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Field-based near infrared spectroscopy for analysis of Scandinavian Stone Age rock paintings
Umeå University, Faculty of Arts, Department of historical, philosophical and religious studies, Environmental Archaeology Lab. (Arcum)
Umeå University, Faculty of Arts, Department of historical, philosophical and religious studies, Environmental Archaeology Lab.
2015 (English)In: Journal of Near Infrared Spectroscopy, ISSN 0967-0335, E-ISSN 1751-6552, Vol. 23, no 4, p. 227-236Article in journal (Refereed) Published
Abstract [en]

During the early autumn of 2014 a field-based near infrared (NIR) spectroscopy study was carried out at Swedish and Norwegian StoneAge rock painting sites. This article presents results from one of them, namely Flatruet, Härjedalen, Sweden. Here, field-based NIRmeasurements were conducted using the 908–1676 nm wavelength range to gather 479 spectra: 427 of rock paintings and 52 of locallithology background. The whole dataset was analysed using principal component analysis (PCA) and four principal components wereextracted explaining 98.5% (PC1), 1.4% (PC2), 0.06% (PC3) and 0.04% (PC4). The PCA results showed that there was a large spread inthe spectra of both background and red paint objects, but also some evidence of clustering could be seen where background and paintingscould be separated. An improvement in separation was achieved with partial least squares discriminant analysis (PLS-DA) usingthe background and paint as categorical variables. The most important components of the PLS-DA model showed a better separation inthe score plot. A small test set of 10 paint and 10 background samples showed that one of the paint samples and two of the backgroundsamples were misclassified. One conclusion is that there is a large spread in background due to varying precipitation of secondary ironoxides. It was also decided to look deeper into local models of painted elks and their pigments alone. This was done using local PCAmodels and soft independent modelling of class analogies showing that some painted elks could be separated from each other whileothers were quite similar, which is important for answering questions about origin, age and weathering.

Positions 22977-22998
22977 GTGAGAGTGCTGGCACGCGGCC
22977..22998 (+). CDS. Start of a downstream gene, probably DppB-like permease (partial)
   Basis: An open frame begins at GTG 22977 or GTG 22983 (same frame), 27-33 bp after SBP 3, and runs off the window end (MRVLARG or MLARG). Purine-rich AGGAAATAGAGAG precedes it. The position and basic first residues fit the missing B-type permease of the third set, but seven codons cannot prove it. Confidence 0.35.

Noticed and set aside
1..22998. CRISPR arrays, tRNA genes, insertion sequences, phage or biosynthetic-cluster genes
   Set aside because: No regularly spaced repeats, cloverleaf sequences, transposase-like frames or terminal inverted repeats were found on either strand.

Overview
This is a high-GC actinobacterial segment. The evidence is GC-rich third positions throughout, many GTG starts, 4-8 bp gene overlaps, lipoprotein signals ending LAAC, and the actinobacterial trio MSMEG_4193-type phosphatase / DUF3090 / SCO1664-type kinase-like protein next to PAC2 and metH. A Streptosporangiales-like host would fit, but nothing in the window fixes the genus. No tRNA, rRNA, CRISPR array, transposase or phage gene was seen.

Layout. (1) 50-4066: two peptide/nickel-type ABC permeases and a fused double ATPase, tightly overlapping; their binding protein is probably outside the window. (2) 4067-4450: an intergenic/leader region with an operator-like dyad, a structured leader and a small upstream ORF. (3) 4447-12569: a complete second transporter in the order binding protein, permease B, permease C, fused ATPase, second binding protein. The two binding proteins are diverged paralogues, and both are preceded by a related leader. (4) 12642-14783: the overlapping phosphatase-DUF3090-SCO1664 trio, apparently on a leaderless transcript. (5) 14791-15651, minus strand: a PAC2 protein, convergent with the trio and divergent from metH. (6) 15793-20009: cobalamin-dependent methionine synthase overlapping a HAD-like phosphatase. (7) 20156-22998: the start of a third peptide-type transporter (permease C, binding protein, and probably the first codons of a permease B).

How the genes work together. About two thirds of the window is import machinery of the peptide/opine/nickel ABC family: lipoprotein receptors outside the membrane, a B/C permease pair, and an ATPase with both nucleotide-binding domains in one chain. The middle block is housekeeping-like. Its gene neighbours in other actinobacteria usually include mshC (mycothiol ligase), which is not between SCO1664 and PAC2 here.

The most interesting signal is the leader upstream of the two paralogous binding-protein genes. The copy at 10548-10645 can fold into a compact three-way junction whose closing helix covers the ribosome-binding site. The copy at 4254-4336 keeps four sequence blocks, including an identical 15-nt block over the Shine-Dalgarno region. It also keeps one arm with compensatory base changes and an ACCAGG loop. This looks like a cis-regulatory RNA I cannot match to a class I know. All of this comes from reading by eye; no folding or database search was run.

Place, publisher, year, edition, pages
2015. Vol. 23, no 4, p. 227-236
Keywords [en]
field-based NIR spectroscopy, rock art, chemometrics, archaeology
National Category
Archaeology
Research subject
environmental archaeology
Identifiers
URN: urn:nbn:se:umu:diva-110315DOI: 10.1255/jnirs.1172ISI: 000368401900004OAI: oai:DiVA.org:umu-110315DiVA, id: diva2:862148
Projects
MOBIMAAvailable from: 2015-10-20 Created: 2015-10-20 Last updated: 2018-12-12Bibliographically approved
In thesis
1. Carved Mountains and Moving Stones: applications of Near Infrared Spectroscopy for Mineral Characterisation in Provenance Studies
Open this publication in new window or tab >>Carved Mountains and Moving Stones: applications of Near Infrared Spectroscopy for Mineral Characterisation in Provenance Studies
2018 (English)Doctoral thesis, comprehensive summary (Other academic)
Abstract [en]